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Securing a Small Business Loan – “Winging It”

Posted on March 25th, 2017

Jack Kern
Owner, President
Outsourced Accounting Department, Inc.

Now, having written several articles in this series on how to approach a lender, here’s what happens when you ignore these steps and rely on the lender to figure it out.

We have a client who operates two businesses that originally provided the same service, but were set up as two separate businesses for marketing purposes. Our client then (arbitrarily) writes checks and incurs credit card charges in each company often for the other company’s expenses, thus co-mingling expenses between the two companies. Consequently, one company could be showing a large profit, while the other is showing a loss. Then along the way, a new product line was introduced under one of the businesses requiring a substantial investment in inventory.

Each company’s tax return is prepared separately based on whatever the profit or loss is shown for that company (as it was impossible at that point to know to which company the various expenses actually belonged as they do the same thing). In the case of the company with the inventory, for tax purposes, they were allowed to deduct the entire amount of inventory purchases in the first year it was purchased.  This resulted in a large “book to tax adjustment” by the CPA who prepared the company’s tax return.

Because each of these companies is owned 100% by the same owners, our firm also prepares Combined Financial Statements for them every year based on their book financial statements which match inventory costs to their related revenues, and we then eliminate the inter-company transactions.  This is permissible under Generally Accepted Accounting Principles (“GAAP”), and provides a true picture of the two companies’ combined profit or loss as if it were one company.

Now, enter a prospective lender. Our client wishes to obtain a loan through one of the companies, so the lender requests tax returns for only that company, which in this case, was the one showing a tax loss. Then the lender requested some additional information, and we provided them with the combined financial statements.  These showed that on a combined basis, the two businesses (shown side by side along with all eliminating entries) were quite profitable. However, the lender only zeros in on the book loss of its prospective borrower which, for book purposes as described above, is much larger than what is reflected on its tax return.

First, suffice it to say this is NOT the way to establish a banking relationship, position your company, and apply for a loan, as discussed in Parts I, II, and III of this series. As a result, our client created mass confusion with the lender, resulting in his or her lack of trust and confidence in the numbers.  And our client’s reaction at this point?

But too late, the damage is done!  As I have discussed in numerous articles, bank lenders today are conditioned to rely only on tax returns to analyze the borrower’s profitability. This is utter nonsense, as tax returns are not designed for that purpose.  However, today’s lending officers don’t understand this, and often don’t care.  If the deal doesn’t fit their “cookie-cutter” guidelines it takes more time to analyze. And in today’s banking industry, large banks in particular don’t want to spend time underwriting “small” business loans, so they often just decline it and move on.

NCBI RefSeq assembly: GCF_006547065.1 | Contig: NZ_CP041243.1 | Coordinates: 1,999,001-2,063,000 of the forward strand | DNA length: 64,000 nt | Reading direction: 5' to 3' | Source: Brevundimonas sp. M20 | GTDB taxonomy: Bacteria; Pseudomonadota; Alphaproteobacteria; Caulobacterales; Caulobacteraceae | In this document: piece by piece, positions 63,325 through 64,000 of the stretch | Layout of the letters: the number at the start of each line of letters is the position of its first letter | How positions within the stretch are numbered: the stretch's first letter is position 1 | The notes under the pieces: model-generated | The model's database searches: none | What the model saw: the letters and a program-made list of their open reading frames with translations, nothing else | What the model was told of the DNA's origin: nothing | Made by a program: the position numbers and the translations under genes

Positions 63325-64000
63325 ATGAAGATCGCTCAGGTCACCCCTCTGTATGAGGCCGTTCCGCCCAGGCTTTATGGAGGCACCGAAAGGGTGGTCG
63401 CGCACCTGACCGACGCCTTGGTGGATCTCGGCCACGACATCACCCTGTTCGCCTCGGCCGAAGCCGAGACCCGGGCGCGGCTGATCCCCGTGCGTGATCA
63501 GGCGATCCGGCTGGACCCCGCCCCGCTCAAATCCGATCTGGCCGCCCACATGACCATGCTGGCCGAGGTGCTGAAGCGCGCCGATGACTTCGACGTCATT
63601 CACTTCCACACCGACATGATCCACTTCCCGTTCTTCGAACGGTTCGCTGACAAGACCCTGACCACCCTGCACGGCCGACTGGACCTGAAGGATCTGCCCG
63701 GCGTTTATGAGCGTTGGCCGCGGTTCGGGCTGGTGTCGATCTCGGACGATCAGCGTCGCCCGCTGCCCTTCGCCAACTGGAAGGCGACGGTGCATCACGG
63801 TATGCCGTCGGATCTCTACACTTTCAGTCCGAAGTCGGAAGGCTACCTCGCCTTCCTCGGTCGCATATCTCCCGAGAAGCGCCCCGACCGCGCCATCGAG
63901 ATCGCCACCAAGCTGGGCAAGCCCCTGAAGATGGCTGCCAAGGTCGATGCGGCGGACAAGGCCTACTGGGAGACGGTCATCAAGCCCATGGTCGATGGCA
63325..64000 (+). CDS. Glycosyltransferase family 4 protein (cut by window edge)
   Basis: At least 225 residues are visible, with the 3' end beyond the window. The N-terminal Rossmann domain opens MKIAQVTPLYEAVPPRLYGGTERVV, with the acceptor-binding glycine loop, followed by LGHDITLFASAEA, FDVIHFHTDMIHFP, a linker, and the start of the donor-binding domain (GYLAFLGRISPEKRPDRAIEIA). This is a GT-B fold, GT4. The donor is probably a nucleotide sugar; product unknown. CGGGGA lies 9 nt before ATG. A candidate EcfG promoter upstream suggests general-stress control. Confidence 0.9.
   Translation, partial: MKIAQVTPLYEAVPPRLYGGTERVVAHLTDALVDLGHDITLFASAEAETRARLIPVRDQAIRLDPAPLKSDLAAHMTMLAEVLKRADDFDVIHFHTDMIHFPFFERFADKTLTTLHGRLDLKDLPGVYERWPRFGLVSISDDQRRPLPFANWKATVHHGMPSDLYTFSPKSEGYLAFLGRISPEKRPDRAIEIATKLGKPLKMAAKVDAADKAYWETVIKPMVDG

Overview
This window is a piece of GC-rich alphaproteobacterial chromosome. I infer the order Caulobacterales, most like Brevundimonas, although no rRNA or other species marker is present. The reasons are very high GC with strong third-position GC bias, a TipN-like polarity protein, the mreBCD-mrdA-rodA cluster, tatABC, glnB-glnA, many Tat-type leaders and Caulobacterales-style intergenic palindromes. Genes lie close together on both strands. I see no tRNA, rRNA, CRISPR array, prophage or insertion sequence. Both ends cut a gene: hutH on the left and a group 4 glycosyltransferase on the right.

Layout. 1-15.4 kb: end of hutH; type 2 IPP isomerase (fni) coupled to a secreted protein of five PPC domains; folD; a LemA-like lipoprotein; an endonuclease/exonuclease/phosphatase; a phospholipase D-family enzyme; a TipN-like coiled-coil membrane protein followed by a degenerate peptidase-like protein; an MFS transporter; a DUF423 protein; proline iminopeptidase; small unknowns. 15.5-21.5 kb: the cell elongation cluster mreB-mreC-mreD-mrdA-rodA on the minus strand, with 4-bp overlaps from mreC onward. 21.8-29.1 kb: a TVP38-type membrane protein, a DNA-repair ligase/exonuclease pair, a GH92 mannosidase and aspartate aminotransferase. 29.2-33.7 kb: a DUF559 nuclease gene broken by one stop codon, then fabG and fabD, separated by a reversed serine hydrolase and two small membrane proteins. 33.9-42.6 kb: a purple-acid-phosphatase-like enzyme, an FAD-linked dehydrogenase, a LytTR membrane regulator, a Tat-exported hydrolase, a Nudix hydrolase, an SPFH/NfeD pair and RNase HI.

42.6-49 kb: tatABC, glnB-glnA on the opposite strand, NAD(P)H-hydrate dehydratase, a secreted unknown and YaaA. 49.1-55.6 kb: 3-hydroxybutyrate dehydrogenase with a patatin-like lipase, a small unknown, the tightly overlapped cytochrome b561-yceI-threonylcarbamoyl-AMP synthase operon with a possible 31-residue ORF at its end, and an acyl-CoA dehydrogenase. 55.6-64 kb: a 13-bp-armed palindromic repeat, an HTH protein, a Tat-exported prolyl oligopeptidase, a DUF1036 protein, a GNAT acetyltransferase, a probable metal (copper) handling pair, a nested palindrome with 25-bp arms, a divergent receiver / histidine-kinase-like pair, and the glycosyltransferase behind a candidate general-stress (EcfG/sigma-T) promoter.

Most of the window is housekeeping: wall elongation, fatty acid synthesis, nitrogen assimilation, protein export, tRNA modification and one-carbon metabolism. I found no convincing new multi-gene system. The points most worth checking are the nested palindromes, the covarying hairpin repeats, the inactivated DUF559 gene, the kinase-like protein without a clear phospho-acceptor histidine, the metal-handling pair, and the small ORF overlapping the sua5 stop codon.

So what is the solution to all of this?  In today’s banking environment more than ever before, you have to be smarter than the lender, meaning anticipate whatever is going to cause him or her heartburn, and then deal with it right up front:

  • Do NOT spring tax returns on them showing losses and expect to get your loan approved. Lenders need to see a history of profitability which is necessary to repay their loan. (See Part III of this series regarding “Understanding the Lender’s Underwriting Criteria.”)
  • Instead, and assuming your business is profitable on a book basis, along with the tax returns, provide “compiled” or “reviewed financial” statements based on your book financials, and prepared by a CPA in accordance with GAAP on their letterhead. (See Part II of this series.)
  • If your CPA cannot or will not provide GAAP statements and focuses only on tax preparation, then find a CPA firm that does both tax and GAAP financial statements.
  • Explain the differences between your book and tax financials right up front – BEFORE he or she even begins their loan approval process. (See Part I of this series regarding “Build Rapport,” as well as Part II above).

As always, if you need assistance in dealing with prospective lenders, don’t hesitate to consult with your CPA or other financial professional, someone who can effectively communicate the above accounting issues to your lender,.

Related Articles:

Profit vs. Taxable Income

The Difference Your Method of Accounting Can Make

The Difference Your Method of Accounting Can Make #2

The Difference Between Your CPA and Controller: M1

 


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